How Pharmaceutical and Healthcare Advertisers Can Respond to Climate Change

When strange, unseasonal weather rocks New York, those of us in the pharmaceutical advertising industry particularly take note. Normal weather patterns allows for predictable consumer behavior across many sectors. Recently, weather here and the rest of the world has been anything BUT predictable. Among the many environmental consequences of climate change, the pharmaceutical and healthcare community is looking at the impact this may have on the human immune system, airborne pollens, allergens, and seasonal shifts that may disrupt the cycles by which we counter illness. As a result, the digital advertising community that responds to consumer needs must change as well. Below is a summary of key areas where advertisers will need to make changes in order to stay ahead of this rapidly evolving sector.

Use Environmental Forecasting to Predict Spikes in Illness

Warmer conditions are allowing ragweed populations to spread more rapidly and over larger areas, creating explosive population spikes among asthma and allergy sufferers. According to the Natural Resource Defense Council, their 2015 study, “Weezing and Sneezing” claims that 109 million Americans now live in counties with high ozone levels and significant ragweed. Additionally, climate change is challenging how pharmaceutical advertisers view target markets. For example, “The Asthma Capitals” – a ranking of the top 100 asthma cities in the United States, show significant fluctuation among its listed cities. The 2015 rankings include 6 new regions among its top 20 from the previous year, including Knoxville, Tennessee, which jumped from 41st to 7th place. This fluctuation can be measured by looking at key points of evidence within these regions, including annual pollen score, death rate from asthma, air quality, and the purchase of related medications.

Advertisers and digital media agencies need to avoid static, annualized advertising campaigns as they don’t account for environmental spikes and changing market areas in illness. Instead, incorporate predictive data and environmental forecasting that can give advance warning of market spikes and long term increases in the patient population.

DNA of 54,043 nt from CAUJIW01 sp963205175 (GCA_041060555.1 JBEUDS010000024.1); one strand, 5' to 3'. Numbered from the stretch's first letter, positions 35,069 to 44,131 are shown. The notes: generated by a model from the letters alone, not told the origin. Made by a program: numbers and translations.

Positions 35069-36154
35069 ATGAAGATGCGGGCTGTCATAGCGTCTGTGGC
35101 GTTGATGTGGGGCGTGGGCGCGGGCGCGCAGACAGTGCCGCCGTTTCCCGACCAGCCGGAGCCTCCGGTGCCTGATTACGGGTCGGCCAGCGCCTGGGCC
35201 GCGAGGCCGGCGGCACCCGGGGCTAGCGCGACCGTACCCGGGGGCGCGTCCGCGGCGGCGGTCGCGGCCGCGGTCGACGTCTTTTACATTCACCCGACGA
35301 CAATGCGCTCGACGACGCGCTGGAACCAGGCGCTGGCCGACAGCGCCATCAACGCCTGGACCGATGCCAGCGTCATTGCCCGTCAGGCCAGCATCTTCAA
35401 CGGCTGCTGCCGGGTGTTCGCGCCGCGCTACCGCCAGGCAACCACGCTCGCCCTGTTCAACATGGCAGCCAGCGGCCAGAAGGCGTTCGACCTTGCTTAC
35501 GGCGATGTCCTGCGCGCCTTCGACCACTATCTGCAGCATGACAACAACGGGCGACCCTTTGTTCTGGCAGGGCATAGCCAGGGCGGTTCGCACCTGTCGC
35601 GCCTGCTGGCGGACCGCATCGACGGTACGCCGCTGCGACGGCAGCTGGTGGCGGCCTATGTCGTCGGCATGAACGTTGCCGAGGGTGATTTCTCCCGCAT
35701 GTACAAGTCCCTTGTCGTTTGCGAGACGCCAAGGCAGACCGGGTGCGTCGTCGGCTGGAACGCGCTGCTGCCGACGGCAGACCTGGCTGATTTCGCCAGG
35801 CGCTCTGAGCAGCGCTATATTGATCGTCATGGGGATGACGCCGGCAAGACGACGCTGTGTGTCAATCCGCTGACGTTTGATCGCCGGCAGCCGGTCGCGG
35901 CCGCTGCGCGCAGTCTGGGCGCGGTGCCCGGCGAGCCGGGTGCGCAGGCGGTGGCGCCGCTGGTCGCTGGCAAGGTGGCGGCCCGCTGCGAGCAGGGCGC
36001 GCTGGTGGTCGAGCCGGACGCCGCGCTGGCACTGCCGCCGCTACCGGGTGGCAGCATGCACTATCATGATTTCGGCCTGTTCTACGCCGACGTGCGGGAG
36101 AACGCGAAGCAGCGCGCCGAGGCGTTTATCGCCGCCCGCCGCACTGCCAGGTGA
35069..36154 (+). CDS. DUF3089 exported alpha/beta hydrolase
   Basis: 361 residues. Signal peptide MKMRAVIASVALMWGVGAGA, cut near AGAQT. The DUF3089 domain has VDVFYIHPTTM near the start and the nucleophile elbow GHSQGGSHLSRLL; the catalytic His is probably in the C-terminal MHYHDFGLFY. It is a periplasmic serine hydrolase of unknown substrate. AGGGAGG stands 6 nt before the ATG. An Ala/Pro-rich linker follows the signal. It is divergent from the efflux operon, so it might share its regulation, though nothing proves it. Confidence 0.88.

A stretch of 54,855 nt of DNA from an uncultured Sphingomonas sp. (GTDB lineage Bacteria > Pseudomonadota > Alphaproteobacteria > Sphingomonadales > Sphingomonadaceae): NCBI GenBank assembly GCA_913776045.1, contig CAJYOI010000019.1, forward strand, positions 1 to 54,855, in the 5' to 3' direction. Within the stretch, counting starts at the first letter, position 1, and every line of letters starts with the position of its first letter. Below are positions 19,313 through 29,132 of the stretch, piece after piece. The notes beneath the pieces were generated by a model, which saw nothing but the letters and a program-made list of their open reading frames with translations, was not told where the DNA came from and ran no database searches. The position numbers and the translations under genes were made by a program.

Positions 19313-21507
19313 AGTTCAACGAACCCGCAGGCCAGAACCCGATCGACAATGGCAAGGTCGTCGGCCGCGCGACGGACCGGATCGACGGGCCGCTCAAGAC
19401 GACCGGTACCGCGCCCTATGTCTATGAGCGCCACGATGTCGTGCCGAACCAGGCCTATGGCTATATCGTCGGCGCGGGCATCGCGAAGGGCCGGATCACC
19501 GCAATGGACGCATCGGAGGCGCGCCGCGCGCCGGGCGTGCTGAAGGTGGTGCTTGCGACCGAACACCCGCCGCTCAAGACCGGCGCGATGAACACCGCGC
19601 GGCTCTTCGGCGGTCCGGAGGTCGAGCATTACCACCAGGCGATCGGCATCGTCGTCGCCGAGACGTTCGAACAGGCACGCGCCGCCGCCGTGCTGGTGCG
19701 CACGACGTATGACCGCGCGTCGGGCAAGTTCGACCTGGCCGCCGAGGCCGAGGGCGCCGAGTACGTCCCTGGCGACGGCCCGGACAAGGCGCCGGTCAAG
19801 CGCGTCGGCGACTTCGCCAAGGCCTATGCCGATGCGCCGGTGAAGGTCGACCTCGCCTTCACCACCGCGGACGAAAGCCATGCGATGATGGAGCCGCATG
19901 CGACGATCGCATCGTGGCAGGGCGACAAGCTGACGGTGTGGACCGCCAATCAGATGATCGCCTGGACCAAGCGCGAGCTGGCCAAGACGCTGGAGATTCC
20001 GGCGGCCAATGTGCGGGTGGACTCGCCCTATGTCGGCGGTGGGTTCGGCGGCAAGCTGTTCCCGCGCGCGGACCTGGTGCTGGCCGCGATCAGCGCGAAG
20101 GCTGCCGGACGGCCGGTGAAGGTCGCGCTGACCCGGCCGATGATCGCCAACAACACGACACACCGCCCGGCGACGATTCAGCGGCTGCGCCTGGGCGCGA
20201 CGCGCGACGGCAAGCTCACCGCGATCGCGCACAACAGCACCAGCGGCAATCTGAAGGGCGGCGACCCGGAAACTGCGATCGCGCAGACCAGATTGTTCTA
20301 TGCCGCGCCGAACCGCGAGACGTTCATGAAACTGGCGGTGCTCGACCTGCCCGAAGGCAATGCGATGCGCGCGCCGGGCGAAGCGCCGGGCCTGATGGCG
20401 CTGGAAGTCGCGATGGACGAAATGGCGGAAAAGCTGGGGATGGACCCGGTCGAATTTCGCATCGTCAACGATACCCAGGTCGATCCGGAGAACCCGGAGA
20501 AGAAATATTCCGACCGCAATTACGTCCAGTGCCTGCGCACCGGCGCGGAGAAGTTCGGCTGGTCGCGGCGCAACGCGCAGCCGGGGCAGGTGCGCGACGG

Seasonal “Creep” Will Change How We View Seasonality

Seasonal “creep” or the modest shift in the onset of seasonal changes has many profound effects on pharmaceutical and healthcare advertising campaigns, such as the start of flu season and the severity and duration of illness. Science indicates winters are becoming warmer and shorter, spring is beginning days earlier, and summer conditions are expanding.(1) To keep up with the changes, campaigns must remain fluid, preparing earlier in the seasons and ready to launch once seasonal conditions dictate.

Avoid antiquated methods of predicting flu season and consider incorporating other data, such as IMS Health’s Allergy Alert Notification Tool, which studies and predicts the pollen count by region. This allows us to more accurately heavy up in heavily pollenated regions accordingly.

Expedite Campaign Creation for Agile Response to Climate Conditions

Since pharmaceutical and healthcare advertisers are highly regulated by a Legal-Medical Review process to ensure that product promotions are accurate and comply with Food and Drug Administration regulations, it is important to understand this process. In addition to the Legal-Medical Review Process, publishers such as Google apply its own measures to protect consumers and minimize instances of fraud or misleading advertisements. In some cases, they refuse to advertise certain products or services without exception. In other cases, they regulate messaging and restrict promotional claims. The process of clearing a digital advertising campaign with Legal-Medial Review and publishers can be a long process.

Plan ahead. Given the changes in illness outbreak and rapid fluctuation in seasonality and target markets, advertisers need to expedite the LMR process with early preparation and expert advisement while coaching creative teams through the legalities of their product claims.


  1. Magnuson, J.J.; Robertson, D.M.; Benson, B.J.; Wynne, R.H.; Livingstone, D.M.; Arai, T.; Assel, R.A.; Barry, R.G.; Card, V.; Kuusisto, E.; et al. (2000). “Historical Trends in Lake and River Ice Cover in the Northern Hemisphere”. Science 289 (5485): 1743–1746.


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